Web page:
Note from senior management:
Americans for Prosperity is one of the nation’s foremost advocates of economic freedom, leading the charge for everything from lower taxes to the rights of workers. Their meteoric rise to the top of the conservative movement has been widely derided by the left, which seeks to paint the organization as a tool of specific interests—but the truth is that AFP is a broad-based grassroots movement that has spread like wildfire, no doubt due largely to its leadership.
Tim Phillips, the president of Americans for Prosperity, has headed the organization through its dramatic growth from origins to its current status as a 2-million member group with permanent affiliates in 34 states. Before joining AFP, Phillips was campaign manager and chief of staff for Rep. Bob Goodlatte (R-VA), and co-founded Century Strategies with conservative icon Ralph Reed. Phillips lives in Northern Virginia with his wife and four children.
Millions of Americans are still smarting from watching a significant defeat. I’m talking, of course, about the Notre Dame v. Alabama BCS Championship game this week. It was almost painful watching Alabama take down Notre Dame by such a wide margin. Now that's a mandate.
You know who didn't earn a similarly big mandate last November? President Obama.
You wouldn’t know it from listening to the Left or from watching the rather haughty demeanor of the President, but when it comes to national mandates he's no Alabama! So while there is no doubt that this year was a disappointing outcome for conservatives, the close election results mean that the Left lacks the mandate to enact the President’s big government agenda—if Republicans understand and act on the leverage they actually possess.
First, although the President won re-election, it was with 33 fewer electoral votes than in 2008. Even more telling, President Obama's margin of victory in the popular vote fell from 7.2% in 2008 to 3.8% in 2012—from approximately 53% of the vote to 51% of the vote. Want to know just how unusual this is? Clearly, the American people had great misgivings about President Obama.
Public opinion polling also shows just how weakened President Obama is today as compared to four years ago. At this point in 2009, President Obama's personal job approval and personal ratings were soaring over 70%. Today, President Obama's job approval hovers just over 50%—in most polls with Gallup, at the high end of 56%, and Rasmussen and ABC news lower in the 52% to 53% range. Most significantly, with independents, the President's numbers are below 50%, where four years ago they were through the roof.
House Republicans, who are at the moment struggling to regain their footing, are in a far stronger position now than four years ago. In 2009, they held 256 seats and faced a confident Speaker Nancy Pelosi leading a cohesive liberal House caucus with a 78-seat majority. Today, Republicans hold a 33-seat majority in the House after sustaining it comfortably in the face of the Obama re-election. More importantly, Obama lost in 219 of the 234 House Republican districts. So, only 15 GOP House members represent districts where President Obama won the vote; that's an historic low in modern American politics.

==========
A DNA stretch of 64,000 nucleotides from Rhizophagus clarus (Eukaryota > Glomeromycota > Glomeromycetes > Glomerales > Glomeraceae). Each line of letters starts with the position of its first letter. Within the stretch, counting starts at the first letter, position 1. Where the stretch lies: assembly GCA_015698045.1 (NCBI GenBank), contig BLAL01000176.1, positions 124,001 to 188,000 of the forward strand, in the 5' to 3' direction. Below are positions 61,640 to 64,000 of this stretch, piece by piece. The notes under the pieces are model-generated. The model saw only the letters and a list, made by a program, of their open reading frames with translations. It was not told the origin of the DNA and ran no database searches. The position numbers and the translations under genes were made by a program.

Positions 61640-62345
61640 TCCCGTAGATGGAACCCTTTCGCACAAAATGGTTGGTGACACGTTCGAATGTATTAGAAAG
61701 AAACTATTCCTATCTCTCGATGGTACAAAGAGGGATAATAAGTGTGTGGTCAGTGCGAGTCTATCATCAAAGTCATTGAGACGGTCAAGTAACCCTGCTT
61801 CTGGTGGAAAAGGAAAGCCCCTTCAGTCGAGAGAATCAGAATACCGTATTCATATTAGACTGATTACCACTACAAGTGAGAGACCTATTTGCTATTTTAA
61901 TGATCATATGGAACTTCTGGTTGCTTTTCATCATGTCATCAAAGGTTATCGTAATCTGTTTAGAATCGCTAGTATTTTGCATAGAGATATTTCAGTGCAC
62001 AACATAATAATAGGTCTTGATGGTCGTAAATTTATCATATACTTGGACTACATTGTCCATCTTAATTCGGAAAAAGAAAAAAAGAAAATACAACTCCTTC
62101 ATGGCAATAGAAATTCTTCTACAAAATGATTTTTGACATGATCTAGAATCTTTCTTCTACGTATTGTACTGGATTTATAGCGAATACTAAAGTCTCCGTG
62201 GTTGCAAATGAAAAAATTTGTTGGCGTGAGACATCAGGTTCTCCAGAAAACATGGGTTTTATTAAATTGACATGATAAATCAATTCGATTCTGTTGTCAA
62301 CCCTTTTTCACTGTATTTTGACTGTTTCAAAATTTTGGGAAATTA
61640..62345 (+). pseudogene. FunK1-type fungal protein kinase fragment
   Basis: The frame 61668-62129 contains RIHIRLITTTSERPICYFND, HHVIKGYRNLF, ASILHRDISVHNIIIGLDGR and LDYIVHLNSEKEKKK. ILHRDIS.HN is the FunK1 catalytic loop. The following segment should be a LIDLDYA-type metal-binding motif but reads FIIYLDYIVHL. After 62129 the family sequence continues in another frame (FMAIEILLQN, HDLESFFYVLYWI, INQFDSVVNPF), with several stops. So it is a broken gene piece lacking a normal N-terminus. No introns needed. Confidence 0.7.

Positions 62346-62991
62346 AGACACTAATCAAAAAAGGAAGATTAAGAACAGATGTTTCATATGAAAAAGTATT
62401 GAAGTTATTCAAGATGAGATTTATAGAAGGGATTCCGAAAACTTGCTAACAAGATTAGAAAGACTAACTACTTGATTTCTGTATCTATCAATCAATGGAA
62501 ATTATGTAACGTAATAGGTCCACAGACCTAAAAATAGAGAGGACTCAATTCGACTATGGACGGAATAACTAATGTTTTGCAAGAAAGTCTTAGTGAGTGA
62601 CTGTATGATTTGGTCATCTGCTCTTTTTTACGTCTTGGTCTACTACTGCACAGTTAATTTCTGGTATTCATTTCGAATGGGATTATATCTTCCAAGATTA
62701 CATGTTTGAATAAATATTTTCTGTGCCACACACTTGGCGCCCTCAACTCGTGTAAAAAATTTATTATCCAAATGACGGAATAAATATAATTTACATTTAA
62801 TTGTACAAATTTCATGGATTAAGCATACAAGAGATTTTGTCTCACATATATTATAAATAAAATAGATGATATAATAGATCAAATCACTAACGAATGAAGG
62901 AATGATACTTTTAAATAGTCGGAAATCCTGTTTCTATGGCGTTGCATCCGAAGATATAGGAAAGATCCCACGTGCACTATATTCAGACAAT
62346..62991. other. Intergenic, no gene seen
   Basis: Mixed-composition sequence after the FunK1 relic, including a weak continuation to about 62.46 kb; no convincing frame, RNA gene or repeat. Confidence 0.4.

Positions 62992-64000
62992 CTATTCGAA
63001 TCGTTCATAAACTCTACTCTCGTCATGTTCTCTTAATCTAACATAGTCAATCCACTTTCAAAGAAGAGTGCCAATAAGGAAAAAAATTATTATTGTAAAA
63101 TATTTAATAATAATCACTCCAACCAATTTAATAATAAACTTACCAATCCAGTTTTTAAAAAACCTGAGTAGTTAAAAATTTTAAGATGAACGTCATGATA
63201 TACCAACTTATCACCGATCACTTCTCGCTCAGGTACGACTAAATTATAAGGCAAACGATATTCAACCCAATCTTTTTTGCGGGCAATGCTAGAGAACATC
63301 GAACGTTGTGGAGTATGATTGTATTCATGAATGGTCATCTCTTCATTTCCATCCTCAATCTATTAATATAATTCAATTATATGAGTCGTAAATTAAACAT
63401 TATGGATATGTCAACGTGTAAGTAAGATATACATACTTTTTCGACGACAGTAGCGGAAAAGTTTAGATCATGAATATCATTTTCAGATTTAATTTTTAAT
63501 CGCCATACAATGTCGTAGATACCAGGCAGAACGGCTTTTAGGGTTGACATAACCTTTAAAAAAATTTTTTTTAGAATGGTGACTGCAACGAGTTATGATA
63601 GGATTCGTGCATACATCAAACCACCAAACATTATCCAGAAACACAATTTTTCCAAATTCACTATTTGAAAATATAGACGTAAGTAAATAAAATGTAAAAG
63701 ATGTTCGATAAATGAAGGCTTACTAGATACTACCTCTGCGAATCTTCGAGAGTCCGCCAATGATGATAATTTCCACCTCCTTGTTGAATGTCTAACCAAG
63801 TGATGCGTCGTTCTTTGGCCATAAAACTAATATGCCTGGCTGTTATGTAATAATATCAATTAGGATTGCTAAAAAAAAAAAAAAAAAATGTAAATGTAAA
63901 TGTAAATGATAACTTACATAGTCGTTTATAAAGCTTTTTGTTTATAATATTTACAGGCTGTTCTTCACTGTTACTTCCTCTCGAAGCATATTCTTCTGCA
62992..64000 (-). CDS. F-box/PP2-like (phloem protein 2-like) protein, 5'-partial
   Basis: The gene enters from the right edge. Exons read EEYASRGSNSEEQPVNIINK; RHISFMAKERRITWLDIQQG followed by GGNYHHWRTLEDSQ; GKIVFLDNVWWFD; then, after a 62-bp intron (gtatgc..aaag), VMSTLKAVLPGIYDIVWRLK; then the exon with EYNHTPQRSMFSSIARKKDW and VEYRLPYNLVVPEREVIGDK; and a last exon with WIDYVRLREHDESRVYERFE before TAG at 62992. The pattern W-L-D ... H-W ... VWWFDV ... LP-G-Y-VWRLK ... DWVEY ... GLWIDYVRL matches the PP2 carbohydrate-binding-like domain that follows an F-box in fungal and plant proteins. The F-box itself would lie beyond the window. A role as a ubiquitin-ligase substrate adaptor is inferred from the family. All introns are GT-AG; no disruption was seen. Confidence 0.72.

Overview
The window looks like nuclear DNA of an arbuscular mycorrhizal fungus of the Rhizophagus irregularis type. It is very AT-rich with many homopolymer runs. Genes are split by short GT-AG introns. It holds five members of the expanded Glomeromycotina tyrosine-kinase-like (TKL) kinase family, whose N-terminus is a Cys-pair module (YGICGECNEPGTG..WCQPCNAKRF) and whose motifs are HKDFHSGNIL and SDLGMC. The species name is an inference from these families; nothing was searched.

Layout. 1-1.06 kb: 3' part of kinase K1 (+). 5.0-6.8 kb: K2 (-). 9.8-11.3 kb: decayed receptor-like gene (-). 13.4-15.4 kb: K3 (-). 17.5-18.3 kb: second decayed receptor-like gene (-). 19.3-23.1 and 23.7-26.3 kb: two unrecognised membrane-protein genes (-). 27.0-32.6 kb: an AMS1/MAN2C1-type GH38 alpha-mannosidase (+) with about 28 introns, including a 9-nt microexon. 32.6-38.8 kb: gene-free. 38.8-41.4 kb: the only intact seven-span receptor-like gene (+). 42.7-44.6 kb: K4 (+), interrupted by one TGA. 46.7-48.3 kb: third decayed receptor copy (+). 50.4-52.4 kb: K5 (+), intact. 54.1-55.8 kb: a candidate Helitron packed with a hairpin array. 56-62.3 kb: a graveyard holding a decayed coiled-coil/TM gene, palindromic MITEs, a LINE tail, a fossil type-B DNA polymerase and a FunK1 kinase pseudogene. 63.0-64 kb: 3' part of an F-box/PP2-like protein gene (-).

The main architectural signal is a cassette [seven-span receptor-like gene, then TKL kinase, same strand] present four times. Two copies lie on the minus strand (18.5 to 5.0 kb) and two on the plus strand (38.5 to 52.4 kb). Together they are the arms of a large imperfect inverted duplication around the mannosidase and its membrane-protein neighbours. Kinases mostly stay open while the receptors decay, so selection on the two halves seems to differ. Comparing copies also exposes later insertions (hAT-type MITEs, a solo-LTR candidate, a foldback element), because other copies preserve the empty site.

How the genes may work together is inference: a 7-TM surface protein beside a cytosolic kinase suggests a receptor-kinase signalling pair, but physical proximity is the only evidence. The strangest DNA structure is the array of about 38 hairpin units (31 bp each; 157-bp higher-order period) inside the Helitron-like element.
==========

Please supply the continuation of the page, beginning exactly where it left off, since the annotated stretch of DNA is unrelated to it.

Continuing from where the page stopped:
But what about the issue terrain? It's true that President Obama did campaign on a class warfare hook of "taxing the rich," but a look at the rest of his campaign rhetoric reveals how far the American public has moved our way. The President almost never made mention of his "climate change" cap-and-trade agenda during the campaign. He mentioned his green-energy agenda only in front of core liberal audiences in order to keep his base happy. Clearly, his polling told him his radical environmental agenda was a loser with the electorate. The President repeatedly spoke of the need to rein in the deficit and even cut government spending. Again, he was compelled to move to the right before the election because his able political team knew what we know—the American people are tired of over-spending in Washington, D.C.
In a recent survey by Rasmussen, 62% of people favor across-the board spending cuts. In a different CBS survey, 68% of Americans said that the debt ceiling should not be raised, reflecting the belief that government is over spending and needs to live within a budget.
Compare this with the absolute disconnect from reality reflected by President Obama’s statement to John Boehner that “we don’t have a spending problem,” and you’ll see how weak of a position Obama really has.
So while President Obama and the left are arrogantly assuming a mandate to tax their way out of the massive debt problem, refusing to negotiate in good faith with conservatives on a debt limit decision, and pushing for more overspending, remember that their victory was narrow and on the issues carefully nuanced. Furthermore, the American people are with us on cutting wasteful government spending. This is a fight they can lose and conservatives can win.
As our country prepares to face crucial spending battles in coming weeks, let's understand this central truth: Congressional leaders possess the leverage necessary to force an end to the spending addiction that has long gripped Washington, D.C. For the sake of our country and for the Republican Party, let’s hope they realize that and do the right thing.